The house was a small thing, far beyond what should have been the city. The town, if I were to be more honest; Halifax was a tiny place. There was a nice fence about, painted white, and in the yard would have been flowers, I could tell from the beds, only that it was now October, and the air was cool and chill. But there were still a few leaves on the trees, and the grass was still green and trimmed, and I thought it rather a smart place. The gate creaked just the faintest bit as I let myself in, and then I stepped onto the little covered porch, and I knocked.
She looked almost a man; I had to give the Welshman that much at least. She was not young, not any longer; perhaps she was fifty, and perhaps sixty, but there was not much to say which it could be. Her hair was dark but streaked with silver, and pulled back into the sort of tail which rough sailors the world over wear. She wore, as a man might, loose trousers and a shirt that was untucked and a waistcoat of brown corduroy with a golden finch pinned on the breast, and only that suggested to me, except that I had been told, that she was a woman.
"Can I help you?" she said, in a voice that was light but could have been commanding, if it needed to.
"Are you Captain McQuarry?" I asked. I wished to have asked if she was Miss or Misses McQuarry, but one didn't know which to ask, so there was no way to go about it.
"I was a captain," she said, and her eyes seemed to grow very distant.
From the pocket of my coat I pulled out the cable and handed it wordlessly to her. She unfolded it, for so my father had kept it, folded in a book, until he gave it me; and then she read it and looked up at me.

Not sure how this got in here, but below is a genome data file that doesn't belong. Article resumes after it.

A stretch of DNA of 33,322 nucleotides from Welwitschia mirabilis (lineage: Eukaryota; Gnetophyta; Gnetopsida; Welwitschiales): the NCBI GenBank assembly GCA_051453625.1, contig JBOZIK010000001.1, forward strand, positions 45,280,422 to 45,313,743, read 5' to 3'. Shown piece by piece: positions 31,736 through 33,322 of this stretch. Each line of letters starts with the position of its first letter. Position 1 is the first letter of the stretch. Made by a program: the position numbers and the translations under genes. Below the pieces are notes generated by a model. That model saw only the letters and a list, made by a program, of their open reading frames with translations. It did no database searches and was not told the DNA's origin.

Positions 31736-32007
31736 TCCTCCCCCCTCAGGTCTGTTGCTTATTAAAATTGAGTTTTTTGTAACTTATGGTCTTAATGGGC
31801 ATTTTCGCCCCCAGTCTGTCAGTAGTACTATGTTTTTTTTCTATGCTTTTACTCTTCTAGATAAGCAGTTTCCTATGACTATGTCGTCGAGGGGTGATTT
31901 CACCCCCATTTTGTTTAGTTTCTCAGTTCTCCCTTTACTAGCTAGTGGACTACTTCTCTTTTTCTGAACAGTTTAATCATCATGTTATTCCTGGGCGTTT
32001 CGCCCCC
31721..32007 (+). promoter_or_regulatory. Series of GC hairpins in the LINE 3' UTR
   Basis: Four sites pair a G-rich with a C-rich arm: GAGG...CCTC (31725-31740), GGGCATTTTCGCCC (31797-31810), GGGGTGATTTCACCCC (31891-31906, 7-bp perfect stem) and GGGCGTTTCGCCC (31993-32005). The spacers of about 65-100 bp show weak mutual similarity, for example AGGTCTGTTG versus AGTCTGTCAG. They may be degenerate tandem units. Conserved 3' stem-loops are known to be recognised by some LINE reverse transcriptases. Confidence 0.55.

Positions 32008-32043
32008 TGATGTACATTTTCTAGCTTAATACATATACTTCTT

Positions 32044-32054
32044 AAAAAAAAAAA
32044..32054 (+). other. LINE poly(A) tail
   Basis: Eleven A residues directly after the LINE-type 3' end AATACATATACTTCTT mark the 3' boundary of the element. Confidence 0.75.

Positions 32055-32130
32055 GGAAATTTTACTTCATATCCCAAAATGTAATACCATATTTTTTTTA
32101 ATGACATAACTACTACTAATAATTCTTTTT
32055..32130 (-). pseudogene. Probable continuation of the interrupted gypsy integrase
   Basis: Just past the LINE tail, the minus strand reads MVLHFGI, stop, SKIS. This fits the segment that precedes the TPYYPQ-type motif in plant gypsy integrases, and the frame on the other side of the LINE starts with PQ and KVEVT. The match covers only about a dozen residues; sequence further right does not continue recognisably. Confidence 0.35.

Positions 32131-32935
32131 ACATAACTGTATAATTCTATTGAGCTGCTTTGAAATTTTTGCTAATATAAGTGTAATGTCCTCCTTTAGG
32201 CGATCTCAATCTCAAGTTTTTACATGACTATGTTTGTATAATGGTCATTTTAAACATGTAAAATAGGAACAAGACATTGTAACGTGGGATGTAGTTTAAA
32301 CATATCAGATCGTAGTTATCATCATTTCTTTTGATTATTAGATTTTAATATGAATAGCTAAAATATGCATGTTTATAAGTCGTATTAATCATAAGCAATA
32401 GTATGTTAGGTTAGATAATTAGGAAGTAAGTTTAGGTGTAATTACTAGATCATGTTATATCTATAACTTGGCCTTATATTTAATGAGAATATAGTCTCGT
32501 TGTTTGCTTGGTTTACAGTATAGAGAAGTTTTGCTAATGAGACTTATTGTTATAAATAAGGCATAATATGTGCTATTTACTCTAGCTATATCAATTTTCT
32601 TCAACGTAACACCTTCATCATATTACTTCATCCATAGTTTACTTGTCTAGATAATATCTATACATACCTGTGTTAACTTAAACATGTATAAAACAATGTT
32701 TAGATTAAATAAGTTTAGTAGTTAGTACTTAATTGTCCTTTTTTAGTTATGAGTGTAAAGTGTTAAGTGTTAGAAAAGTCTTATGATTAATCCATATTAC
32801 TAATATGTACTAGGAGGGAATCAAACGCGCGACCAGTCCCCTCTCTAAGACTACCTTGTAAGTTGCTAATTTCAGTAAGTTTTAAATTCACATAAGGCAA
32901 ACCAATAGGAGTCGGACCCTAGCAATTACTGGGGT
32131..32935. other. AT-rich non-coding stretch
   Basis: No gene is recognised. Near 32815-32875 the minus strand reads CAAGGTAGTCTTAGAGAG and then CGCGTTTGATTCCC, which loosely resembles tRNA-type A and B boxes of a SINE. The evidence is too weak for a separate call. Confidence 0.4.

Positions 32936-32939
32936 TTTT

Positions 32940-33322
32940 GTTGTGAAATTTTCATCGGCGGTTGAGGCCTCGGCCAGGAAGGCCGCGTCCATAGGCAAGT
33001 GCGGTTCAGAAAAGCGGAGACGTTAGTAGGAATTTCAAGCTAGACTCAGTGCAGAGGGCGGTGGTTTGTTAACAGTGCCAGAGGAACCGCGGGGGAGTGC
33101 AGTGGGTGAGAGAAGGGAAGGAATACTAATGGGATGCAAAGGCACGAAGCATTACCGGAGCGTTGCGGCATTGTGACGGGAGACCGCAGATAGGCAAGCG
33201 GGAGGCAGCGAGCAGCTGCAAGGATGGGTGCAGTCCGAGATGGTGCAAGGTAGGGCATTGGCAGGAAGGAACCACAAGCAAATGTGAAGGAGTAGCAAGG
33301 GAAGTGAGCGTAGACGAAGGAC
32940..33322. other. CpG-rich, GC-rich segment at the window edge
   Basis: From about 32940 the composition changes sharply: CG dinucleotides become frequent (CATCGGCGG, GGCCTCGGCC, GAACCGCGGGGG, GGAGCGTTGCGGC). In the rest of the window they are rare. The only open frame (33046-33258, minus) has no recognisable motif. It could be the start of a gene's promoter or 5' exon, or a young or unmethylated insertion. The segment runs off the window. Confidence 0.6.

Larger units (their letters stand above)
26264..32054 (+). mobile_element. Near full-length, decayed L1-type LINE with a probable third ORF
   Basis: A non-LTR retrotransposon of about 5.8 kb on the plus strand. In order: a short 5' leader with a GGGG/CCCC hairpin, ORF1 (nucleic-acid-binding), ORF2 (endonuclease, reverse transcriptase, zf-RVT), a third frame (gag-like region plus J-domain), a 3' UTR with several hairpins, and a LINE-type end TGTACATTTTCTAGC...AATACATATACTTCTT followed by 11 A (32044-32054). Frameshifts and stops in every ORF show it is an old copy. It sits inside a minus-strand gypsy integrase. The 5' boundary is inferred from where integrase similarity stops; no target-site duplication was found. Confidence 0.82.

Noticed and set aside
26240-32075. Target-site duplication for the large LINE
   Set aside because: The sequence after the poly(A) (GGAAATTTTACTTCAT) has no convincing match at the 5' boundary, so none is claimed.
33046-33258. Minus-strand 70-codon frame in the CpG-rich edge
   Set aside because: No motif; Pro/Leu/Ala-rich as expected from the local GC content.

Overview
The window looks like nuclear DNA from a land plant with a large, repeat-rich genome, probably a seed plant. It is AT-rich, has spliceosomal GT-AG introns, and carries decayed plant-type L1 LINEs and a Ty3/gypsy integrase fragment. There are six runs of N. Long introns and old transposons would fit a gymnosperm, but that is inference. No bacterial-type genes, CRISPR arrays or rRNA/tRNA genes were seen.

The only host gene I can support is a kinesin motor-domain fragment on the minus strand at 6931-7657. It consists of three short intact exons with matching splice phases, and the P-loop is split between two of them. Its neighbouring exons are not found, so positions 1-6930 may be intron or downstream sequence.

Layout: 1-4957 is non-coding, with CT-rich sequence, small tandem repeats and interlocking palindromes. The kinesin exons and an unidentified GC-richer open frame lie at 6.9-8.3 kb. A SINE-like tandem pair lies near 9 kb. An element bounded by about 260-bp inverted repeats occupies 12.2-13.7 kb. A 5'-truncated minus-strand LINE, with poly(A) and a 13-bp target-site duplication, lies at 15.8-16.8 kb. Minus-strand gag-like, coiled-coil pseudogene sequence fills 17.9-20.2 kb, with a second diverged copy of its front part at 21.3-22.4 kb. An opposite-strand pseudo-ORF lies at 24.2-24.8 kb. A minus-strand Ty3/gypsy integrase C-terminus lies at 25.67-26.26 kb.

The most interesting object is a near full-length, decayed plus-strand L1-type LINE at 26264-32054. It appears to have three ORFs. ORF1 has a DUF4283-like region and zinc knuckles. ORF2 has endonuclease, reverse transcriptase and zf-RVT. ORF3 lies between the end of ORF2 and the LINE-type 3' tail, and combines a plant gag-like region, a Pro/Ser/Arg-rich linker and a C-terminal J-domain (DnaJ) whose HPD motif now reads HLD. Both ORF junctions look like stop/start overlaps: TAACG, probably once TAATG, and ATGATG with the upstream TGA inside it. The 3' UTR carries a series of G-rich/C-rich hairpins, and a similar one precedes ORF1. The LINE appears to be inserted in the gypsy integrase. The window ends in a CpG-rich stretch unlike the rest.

She had a strong face, a lovely face for all the years it had seen.
"I suppose you want the boat, then," she said, and it was as sad as the end of the world.
He took me to Bristol and loaded me on the ship himself, all the way across England on a train.
"You'll want some things," he said. From a satchel he handed me spare clothes, and books, and notepapers, and pens, and a tin of candied nuts, and two bottles of sweet red wine. And all of them I passed back to him, but for the nuts, which I thought I might want sometime, and if not, they were tinned.
"Won't you take the wine, at least?" he asked.
"Father…." And that was all I said. He frowned, but he put everything away, and he walked me to the dock, and he shook my hand. "Wire me when you've arrived. And wire me if you find…something."
I wondered for a moment what he was about to say, but I knew. He wanted me to find my Uncle Michael. He did, and maybe my Aunt Wendy did, and perhaps no one else in all the world.